When done, remove canner lid, wait 5 minutes, then carefully remove jars from canner; let jars cool on kitchen towel on counter (not directly on counter-don’t want them to crack due to temperature extremes). Once you have made sure jars have sealed (with the famous “pinging sound”), let them cool for 24 hours, then store. Enjoy some of this tasty spread on a good piece of toast!
Have a great day. Be kind… encourage those who are experiencing pain or sorrow, and be a force for GOOD in this hurting world!
Recipe Source: Ball Complete Book Of Home Preserving, page 53, Published by Robert Rose, Inc., 2006.
This smooth creamy apple butter is perfect on toast, as a topping for pound cake, or as an accompaniment for roast pork.
- 6 lbs. apples (peeled, cored, and quartered)
- 3 cups water
- 6 cups sugar (if using sweet apples, decrease to 5 cups)
- 1 1/2 teaspoons ground cinnamon
- 1/2 teaspoon ground cloves
- Combine the apples and water in a large saucepan. Bring this to a boil over medium-high heat. Once it reaches boiling, reduce the heat to low and boil mixture gently, for about 30 minutes, until the apples soften. Stir mixture occasionally.
- Puree the apple mixture using an immersion blender OR transfer the apple mixture to a food processor or blender. Process until smooth, but do not liquefy.
- Measure out 12 cups of apple puree into a clean large saucepan. Add sugar, cinnamon and cloves. Stir this mixture up until all the sugar has dissolved. Once dissolved, bring the mixture to a boil (again over medium-high heat). Once it reaches a boil, reduce heat to low and continue to cook. Stir this very frequently to prevent scorching. Continue cooking until the mixture thickens and can hold its shape on a spoon. To test to see if it is ready, spoon a spoonful of the apple mixture onto a CHILLED plate. If the liquid does not separate and form a rim around the edge of the apple butter, and the mixture can hold a spreadable shape, the apple butter is ready to place into canning jars.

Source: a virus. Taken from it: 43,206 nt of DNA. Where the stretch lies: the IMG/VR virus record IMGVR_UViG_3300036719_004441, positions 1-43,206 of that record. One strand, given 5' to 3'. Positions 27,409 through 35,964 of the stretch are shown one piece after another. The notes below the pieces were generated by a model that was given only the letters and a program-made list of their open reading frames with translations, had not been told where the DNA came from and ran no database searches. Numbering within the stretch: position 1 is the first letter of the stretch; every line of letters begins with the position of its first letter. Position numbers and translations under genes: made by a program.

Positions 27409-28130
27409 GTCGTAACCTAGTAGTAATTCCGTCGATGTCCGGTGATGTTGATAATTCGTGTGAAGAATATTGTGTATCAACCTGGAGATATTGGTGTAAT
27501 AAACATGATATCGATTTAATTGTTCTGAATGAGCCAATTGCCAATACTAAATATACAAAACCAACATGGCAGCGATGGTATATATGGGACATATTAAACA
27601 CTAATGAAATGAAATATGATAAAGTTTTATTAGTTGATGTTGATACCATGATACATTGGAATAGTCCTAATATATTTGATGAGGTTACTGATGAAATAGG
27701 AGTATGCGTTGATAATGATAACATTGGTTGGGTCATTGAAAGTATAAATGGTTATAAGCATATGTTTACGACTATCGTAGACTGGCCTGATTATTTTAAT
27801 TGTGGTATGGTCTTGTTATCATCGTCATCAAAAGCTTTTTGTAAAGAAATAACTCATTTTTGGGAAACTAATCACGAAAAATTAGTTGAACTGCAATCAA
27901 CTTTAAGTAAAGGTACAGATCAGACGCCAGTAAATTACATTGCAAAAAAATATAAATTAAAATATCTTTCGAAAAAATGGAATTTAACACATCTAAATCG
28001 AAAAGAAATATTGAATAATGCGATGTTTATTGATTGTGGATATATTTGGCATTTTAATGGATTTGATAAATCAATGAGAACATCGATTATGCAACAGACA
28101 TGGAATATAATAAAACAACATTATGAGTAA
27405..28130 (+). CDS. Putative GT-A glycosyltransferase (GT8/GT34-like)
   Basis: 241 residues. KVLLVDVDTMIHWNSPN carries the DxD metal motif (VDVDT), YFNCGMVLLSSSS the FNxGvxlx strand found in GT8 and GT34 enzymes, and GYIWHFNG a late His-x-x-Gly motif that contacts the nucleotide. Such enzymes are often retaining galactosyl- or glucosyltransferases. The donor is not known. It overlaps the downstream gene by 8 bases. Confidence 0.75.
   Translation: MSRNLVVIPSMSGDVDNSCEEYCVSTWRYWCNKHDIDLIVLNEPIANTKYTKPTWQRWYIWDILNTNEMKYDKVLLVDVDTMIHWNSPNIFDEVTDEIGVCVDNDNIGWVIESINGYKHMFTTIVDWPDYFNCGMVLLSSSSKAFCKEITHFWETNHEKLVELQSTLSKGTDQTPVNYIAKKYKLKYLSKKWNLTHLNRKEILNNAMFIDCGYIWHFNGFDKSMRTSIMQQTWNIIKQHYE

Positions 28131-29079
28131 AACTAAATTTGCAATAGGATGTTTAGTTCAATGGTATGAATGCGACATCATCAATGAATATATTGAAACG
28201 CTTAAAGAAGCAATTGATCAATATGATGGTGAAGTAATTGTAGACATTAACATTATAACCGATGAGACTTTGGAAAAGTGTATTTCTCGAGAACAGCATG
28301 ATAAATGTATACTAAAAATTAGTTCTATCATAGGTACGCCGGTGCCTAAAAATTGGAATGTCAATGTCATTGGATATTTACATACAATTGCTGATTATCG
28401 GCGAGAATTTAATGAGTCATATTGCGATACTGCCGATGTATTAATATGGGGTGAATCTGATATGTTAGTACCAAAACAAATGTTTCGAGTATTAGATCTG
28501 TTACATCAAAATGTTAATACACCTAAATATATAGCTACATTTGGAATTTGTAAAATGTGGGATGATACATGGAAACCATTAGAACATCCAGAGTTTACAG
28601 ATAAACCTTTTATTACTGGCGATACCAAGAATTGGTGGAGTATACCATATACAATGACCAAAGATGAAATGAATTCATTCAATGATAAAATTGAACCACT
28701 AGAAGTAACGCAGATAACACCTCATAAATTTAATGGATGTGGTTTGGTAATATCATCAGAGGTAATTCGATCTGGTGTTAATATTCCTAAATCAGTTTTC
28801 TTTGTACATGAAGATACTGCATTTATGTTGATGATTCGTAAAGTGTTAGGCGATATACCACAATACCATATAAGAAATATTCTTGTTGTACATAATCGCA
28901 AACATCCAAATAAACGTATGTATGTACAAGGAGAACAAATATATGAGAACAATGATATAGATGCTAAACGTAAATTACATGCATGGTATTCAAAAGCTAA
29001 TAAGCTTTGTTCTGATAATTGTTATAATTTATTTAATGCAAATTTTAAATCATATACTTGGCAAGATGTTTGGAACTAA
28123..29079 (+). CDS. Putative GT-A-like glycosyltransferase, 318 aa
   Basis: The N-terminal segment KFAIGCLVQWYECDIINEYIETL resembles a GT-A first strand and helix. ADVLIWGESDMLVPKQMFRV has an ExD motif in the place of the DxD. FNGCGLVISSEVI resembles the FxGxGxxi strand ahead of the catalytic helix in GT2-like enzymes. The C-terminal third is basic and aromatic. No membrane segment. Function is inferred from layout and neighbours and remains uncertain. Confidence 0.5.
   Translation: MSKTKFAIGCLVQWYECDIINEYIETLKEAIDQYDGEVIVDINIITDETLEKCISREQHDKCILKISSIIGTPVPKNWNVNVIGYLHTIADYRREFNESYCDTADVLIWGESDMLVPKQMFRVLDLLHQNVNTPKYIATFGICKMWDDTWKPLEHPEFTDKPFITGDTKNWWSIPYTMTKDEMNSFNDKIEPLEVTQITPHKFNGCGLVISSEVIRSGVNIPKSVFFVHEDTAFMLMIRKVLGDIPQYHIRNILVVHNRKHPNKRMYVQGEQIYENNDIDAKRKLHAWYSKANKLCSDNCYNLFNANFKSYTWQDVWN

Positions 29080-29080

- While the apple butter is cooking, prepare your canner, jars, and lids, according to manufacturer and USDA canning guidelines.
- Once apple butter is done, ladle the hot apple butter into your hot canning jars. Leave 1/4 inch headspace. Make sure to remove air bubbles, then re-adjust the headspace, if needed. Wipe rim well, to ensure it is clean. Place the flat lid on jar, then screw on the band until it is fingertip tight.
- Place jars onto rack in prepared canner. Make sure they are completely covered with water (water should be at least an inch over the top of jars). Place lid on canner. Bring water to a full rolling boil, then process jars for 10 minutes. Take off the canner lid; let jars sit in water for 5 more minutes, then remove jars to a dish towel on kitchen counter (do not place hot jars directly on kitchen counter as they could crack due to temperature variations). Let jars sit on counter undisturbed for 24 hours. After testing each jar to make sure they have sealed properly, the jars are safe to store in pantry.